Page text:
Leaving aside Bukule’s own wish to mark the history books, this move into the world of digital currency has various motivations. One is the portion of income received from international money transactions from citizens abroad, which amounts to something like a fifth of the country’s GDP. With such transactions come high fees which whittle away the value of the transfer. To this can be added the need for having a bank account. (Only 30% of Salvadorans have one.) Bitcoin alleviates any such need, while also facilitating cheap payments.

Then there is the prevalence of the US dollar, which is also accepted as legal tender. President Nayib Bukele has been keen to give his citizens another option, a move intended to encourage greater expenditure in the country. Over 200 bitcoin machines are being put in place across the country to convert cryptocurrency into dollars.

The introduction of such currency presents a paradox of mighty dimensions. A degree of technological literacy is required, a challenge, to say the least. The Bitcoin law stipulates that “the necessary training and mechanisms” will be supplied by the government to aid Salvadorans access bitcoin transactions. This promises to be a herculean venture, given how many people actually understand the currency works. A survey by the Central American University of 1,281 people found that a humbling 4.8% actually comprehended what the currency was and how it was used. Of those, 68% took issue with using it as a legal tender.

The process of mining bitcoin is also a headache for policymakers, as it requires vast reserves of electricity and poses an environmental challenge. (Elon Musk was at pains to emphasise the latter in reneging on his decision to permit customers to purchase Tesla cars using the cryptocurrency.) The Cambridge Bitcoin Electricity Consumption Index, looking at figures generated last year, puts the amount of energy used by global bitcoin mining at 105 terawatt hours of electricity.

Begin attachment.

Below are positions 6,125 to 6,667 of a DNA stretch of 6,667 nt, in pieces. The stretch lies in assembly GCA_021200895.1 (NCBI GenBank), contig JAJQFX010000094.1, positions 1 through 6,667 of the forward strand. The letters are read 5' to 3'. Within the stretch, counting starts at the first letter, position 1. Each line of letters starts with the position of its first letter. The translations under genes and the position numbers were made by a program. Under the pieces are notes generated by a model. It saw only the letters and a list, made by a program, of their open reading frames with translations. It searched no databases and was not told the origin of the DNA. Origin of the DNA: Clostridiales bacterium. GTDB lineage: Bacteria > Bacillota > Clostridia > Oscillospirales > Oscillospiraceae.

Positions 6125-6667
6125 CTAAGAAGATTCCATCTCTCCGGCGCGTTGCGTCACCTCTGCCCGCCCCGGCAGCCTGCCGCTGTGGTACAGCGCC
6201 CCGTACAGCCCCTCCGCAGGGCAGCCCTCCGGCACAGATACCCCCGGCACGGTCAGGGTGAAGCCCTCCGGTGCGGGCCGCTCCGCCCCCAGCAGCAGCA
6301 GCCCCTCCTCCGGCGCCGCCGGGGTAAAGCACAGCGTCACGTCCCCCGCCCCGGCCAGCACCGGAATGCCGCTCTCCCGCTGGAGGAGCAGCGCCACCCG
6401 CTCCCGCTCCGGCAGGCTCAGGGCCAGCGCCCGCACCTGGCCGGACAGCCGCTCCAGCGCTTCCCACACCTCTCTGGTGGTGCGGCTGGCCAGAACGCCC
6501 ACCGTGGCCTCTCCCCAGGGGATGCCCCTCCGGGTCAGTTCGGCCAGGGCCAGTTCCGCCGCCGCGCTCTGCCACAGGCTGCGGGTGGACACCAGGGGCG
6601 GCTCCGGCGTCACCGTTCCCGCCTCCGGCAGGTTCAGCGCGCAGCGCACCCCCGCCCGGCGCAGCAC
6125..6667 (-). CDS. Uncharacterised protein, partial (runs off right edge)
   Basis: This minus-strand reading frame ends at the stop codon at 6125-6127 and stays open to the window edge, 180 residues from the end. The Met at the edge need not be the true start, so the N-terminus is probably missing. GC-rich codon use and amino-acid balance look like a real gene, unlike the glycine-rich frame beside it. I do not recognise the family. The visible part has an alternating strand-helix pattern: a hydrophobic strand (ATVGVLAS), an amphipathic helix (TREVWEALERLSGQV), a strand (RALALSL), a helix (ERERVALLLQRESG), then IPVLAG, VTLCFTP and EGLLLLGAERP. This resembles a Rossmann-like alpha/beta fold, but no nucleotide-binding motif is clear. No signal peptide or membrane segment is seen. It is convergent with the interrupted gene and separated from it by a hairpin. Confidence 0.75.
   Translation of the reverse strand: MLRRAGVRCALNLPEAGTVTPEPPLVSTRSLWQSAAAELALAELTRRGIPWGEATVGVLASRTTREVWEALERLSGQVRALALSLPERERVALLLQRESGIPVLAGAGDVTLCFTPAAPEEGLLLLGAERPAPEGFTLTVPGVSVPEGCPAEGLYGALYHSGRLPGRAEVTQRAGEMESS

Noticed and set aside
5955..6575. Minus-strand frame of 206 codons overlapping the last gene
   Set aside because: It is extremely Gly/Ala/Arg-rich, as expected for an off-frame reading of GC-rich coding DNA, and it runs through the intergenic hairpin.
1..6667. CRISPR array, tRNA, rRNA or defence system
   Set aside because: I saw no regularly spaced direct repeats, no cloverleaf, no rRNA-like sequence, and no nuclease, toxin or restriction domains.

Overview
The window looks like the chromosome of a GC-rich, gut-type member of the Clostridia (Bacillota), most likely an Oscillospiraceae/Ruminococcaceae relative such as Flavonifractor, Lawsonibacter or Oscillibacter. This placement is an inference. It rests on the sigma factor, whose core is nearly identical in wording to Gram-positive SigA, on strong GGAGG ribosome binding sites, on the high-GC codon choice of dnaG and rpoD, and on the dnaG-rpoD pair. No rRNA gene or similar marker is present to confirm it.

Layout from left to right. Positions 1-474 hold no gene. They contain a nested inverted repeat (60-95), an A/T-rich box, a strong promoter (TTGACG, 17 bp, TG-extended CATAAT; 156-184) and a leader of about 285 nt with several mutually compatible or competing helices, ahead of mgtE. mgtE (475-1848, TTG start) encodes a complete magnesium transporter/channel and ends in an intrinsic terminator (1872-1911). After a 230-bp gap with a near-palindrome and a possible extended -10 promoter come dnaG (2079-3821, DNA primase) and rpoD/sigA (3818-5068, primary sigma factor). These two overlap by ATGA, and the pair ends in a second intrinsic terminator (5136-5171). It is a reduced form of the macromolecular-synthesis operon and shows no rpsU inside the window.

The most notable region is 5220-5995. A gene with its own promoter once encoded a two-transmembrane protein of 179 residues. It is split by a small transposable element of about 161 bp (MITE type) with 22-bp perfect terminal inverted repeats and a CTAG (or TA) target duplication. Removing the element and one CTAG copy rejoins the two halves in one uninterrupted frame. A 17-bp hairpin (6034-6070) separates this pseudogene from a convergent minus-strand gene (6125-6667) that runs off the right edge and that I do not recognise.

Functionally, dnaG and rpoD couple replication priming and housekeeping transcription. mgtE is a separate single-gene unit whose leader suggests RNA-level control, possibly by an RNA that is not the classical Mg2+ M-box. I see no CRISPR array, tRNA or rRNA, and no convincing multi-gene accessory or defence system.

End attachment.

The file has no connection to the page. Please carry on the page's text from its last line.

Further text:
In June, the state-owned geothermal electric company was instructed by Bukele to come up with a plan to facilitate bitcoin mining “with very cheap, 100% clean, 100% renewable, 0 emissions energy from our volcanoes.”

 

 

Then comes that testy issue of its status as legal tender. Under general circumstances, currency deemed legal tender must be accepted as payment for a debt. In the absence of a debt, the store owner, retailer or company may accept some other form of payment (credit card, online transactions). El Salvador’s Bitcoin law, however, has muddied matters by stating that “every economic agent must accept bitcoin as payment when offered to him by whoever acquires a good or service.”

Such financial coercion did not sit well. It caused a flurry of protests. Economists squawked in alarm. President Bukele had to relent, issuing a grumpy clarification last month that businesses would not be compelled to accept bitcoin. In doing so, he could not resist a snarky remark that those not seeking to win over customers with the currency were essentially discouraging growth and continuing the daft practise of paying fees on remittances.

The forces of orthodoxy have also baulked. When asked for assistance by El Salvador to implement the bitcoin scheme, the World Bank was dismissive. “While the government did approach us for assistance on bitcoin,” a spokesperson revealed in June, “this is not something the World Bank can support given the environmental and transparency shortcomings.” The International Monetary Fund, severe as ever, disapproves of a currency that presents “macroeconomic, financial and legal issues that require very careful analysis”.

The response to the introduction has been fairly predictable. Bond prices have fallen and bitcoin’s value has fluctuated. The naysayers suggest that the general adoption by residents will be small, fearing the currency’s volatility. Protestors fear that the cryptocurrency will simply enable further corrupt practices to take place.